Understanding the appeal of proximity — the economic advantages of agglomeration — helps make sense of the past and future of cities. If people still clustered together primarily to reduce the costs of moving manufactured goods, then cities would become increasingly irrelevant as transportation costs continue to decline.
If cities serve, as I believe, primarily, to connect people and enable them to learn from one another, than an increasingly information-intensive economy will only make urban density more valuable.
Apparently he's right! At least with regard to proximity to the Twitter dudes. From today's NY Times Business section:
Start-Ups Follow Twitter, and Become Neighbors
By CLAIRE CAIN MILLER
Published: November 11, 2010
SAN FRANCISCO — When Joe Fernandez, a tech entrepreneur, moved his start-up here last spring, a big goal, he said, was “to be best friends with the Twitter guys.” His theory was that by hanging around with executives at one of the hottest tech companies today, some of the magic could rub off.
And so he snagged an office at 795 Folsom, Twitter’s headquarters in the SoMa neighborhood. There, he has been stalking executives on — where else? — Twitter, to see who is to visit Twitter’s offices. When he finds out, he pounces and “hijacks the meeting,” he said, by asking them to swing by his company, Klout.
By doing that, he has met Robert Scoble, the influential technology blogger, and Steve Rubel, director of insights for the digital division of Edelman, the big public relations firm, and has spotted Kanye West in the lobby on his way to Twitter.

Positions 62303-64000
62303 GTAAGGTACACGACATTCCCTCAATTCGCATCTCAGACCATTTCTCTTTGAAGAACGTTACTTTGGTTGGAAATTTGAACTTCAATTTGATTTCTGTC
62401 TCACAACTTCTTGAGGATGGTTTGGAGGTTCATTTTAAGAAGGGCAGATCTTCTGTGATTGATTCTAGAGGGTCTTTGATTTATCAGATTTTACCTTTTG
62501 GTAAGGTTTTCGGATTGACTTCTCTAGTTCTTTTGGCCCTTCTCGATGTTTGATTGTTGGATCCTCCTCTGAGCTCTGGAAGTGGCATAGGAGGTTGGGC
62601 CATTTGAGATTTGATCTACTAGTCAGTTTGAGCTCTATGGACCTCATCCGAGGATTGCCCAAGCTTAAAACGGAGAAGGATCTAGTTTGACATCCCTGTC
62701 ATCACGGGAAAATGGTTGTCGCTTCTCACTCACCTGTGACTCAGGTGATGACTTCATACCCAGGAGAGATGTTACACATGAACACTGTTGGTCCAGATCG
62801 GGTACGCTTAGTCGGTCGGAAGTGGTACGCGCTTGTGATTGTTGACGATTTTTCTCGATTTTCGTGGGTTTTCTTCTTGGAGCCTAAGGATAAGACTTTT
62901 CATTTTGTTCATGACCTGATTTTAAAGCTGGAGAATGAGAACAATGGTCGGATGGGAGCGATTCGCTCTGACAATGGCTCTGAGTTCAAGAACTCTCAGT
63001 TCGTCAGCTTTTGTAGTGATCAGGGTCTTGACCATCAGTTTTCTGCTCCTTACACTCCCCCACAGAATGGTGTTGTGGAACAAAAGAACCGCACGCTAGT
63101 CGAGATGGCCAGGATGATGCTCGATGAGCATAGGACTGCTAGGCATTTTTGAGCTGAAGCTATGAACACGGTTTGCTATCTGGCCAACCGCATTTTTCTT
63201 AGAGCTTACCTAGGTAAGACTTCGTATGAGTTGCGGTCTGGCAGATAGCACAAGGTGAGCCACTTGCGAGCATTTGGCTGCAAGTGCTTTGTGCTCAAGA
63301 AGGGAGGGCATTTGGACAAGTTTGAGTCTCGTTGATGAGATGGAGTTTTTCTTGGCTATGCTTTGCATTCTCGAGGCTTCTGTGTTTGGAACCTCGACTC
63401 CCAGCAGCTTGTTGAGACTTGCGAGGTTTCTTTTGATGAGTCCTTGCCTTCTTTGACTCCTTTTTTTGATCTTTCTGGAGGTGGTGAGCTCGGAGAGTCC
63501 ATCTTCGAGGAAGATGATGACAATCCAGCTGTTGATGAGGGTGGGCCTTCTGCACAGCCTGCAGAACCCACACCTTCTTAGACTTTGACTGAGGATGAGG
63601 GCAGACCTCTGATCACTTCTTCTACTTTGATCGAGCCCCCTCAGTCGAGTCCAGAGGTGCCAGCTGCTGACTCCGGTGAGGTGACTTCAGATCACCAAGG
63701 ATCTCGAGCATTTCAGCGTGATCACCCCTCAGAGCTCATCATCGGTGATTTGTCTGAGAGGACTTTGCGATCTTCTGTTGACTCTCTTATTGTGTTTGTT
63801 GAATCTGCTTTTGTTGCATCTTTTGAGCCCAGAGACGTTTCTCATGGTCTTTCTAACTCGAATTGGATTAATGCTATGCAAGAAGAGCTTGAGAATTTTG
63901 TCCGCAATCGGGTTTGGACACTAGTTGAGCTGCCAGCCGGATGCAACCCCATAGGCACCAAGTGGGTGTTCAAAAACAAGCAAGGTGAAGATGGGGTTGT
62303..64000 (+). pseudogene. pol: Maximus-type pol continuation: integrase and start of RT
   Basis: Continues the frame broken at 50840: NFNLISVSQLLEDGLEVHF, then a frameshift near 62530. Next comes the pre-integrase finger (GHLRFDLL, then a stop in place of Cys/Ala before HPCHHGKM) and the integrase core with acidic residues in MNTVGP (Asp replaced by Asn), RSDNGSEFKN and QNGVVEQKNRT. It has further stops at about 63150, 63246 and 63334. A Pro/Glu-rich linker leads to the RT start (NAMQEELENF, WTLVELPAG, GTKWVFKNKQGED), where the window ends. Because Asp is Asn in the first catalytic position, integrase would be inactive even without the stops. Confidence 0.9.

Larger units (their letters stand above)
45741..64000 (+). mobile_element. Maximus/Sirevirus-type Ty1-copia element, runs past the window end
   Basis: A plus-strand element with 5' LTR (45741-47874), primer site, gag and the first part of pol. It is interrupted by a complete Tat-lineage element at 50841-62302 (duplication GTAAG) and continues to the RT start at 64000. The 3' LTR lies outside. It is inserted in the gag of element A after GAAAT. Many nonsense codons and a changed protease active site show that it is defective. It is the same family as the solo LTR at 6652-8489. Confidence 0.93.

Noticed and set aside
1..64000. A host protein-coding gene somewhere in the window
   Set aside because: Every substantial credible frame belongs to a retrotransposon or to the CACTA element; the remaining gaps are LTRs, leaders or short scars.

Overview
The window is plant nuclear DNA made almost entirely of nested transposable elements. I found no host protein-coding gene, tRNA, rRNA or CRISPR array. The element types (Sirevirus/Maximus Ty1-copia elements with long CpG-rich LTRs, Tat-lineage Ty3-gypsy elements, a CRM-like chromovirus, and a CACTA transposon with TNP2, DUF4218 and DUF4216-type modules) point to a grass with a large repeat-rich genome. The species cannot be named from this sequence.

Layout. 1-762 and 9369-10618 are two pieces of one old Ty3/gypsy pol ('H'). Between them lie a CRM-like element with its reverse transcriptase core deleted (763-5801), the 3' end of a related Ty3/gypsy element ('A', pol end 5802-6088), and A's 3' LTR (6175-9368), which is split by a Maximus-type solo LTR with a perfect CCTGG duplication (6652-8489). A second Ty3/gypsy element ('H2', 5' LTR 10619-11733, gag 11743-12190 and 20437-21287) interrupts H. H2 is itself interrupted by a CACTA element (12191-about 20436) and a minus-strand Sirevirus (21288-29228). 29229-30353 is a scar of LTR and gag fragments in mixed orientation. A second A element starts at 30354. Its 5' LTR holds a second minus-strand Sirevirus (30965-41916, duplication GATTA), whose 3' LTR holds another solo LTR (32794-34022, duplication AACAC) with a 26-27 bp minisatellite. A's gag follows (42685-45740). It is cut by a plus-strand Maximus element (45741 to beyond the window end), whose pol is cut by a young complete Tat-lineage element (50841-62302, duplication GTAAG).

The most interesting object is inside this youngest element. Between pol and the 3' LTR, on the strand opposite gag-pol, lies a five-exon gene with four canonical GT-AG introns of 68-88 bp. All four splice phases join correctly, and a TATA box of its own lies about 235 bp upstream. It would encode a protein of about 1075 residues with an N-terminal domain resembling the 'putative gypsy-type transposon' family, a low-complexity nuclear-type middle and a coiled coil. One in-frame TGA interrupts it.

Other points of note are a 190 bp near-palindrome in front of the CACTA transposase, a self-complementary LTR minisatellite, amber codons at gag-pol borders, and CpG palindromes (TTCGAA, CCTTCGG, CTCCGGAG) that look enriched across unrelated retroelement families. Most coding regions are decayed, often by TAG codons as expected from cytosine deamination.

Through elevator and lobby run-ins, he has also forged a close enough relationship with Twitter’s chief executive, Dick Costolo, that Mr. Costolo is helping Klout raise venture capital. “Now I have his cellphone, and I text him,” Mr. Fernandez said.
Mr. Fernandez is not the only Silicon Valley entrepreneur trying to follow Twitter — literally. Although the beige-and-brown office building at 795 Folsom doesn’t have a gym, a cafeteria, decent iPhone reception or a particularly attractive facade, tech start-ups are jostling to rent offices there. Like middle schoolers drawn to the popular kid’s table in the lunchroom, they are hoping that proximity to Twitter will lead to chance encounters in the elevator, partnerships or an acquisition — or simply that some of Twitter’s fairy dust will land on them.
This example does not fully solve the issue of density or proximity, but it is a nice example of why some cities thrive. Other questions come up, however: How steep is the bid-rent curve? Does it even extend to a block away, so rather than elevators you run into the Twitter guys in the local coffee shops? How much are people willing to pay to for elevator encounters?